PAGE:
The motto of Brede Abbey is "pax,' but its peace is not what the "world" would think. The inhabitants of the Abbey spend lives of unending work and prayer, with very few comforts, and frequent misunderstandings and disappointment... yet they have found inner peace all the same as they maintain outward joy and love.
A privileged and independent woman named Philippa Talbot joins the community, letting go of her ambitious career and worldly values so that she may dedicate herself entirely to God.
Throughout the years, Philippa's spirit is tested and her mission refined via a variety of personal friendships and acquaintances in Brede and beyond, to the point where she transforms into: "not what thou art, nor what thou hast been, beholdeth God with His merciful eyes, but what thou wouldst be."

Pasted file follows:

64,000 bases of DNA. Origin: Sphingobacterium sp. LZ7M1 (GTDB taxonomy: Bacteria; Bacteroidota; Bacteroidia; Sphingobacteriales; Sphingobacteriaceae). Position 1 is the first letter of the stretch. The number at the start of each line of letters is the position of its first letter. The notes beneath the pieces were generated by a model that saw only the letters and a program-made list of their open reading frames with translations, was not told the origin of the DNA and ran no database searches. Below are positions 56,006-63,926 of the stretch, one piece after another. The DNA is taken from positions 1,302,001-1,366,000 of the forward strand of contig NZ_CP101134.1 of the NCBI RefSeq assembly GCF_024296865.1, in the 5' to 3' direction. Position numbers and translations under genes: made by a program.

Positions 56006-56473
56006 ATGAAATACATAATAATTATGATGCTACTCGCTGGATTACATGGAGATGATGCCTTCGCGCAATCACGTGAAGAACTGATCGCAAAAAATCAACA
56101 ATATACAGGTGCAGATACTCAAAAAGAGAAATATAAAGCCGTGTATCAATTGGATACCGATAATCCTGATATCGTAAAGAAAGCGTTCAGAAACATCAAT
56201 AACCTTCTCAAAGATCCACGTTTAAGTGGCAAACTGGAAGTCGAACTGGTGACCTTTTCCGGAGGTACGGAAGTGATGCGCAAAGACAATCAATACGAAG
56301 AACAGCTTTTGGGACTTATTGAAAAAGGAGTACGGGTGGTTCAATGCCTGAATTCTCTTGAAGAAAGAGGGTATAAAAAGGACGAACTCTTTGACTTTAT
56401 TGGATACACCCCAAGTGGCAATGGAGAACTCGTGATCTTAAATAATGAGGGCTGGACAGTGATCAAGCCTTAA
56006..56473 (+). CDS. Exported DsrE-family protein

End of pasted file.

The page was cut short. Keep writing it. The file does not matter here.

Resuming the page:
In This House of Brede is a landmark in Catholic literature: it does not shy away from the convoluted truths of everyday life, but rather presents reality in its most richest expression.
Rumer Godden (1907–1998) was among the most celebrated English authors of the twentieth century, and wrote dozens of novels and children’s books, as well as an assortment of non-fiction works. A convert to Catholicism, she focused on the mysteries of God, salvation, and sin in her most popular works, among which are Black Narcissus, Five for Sorrow, Ten for Joy, and In This House of Brede.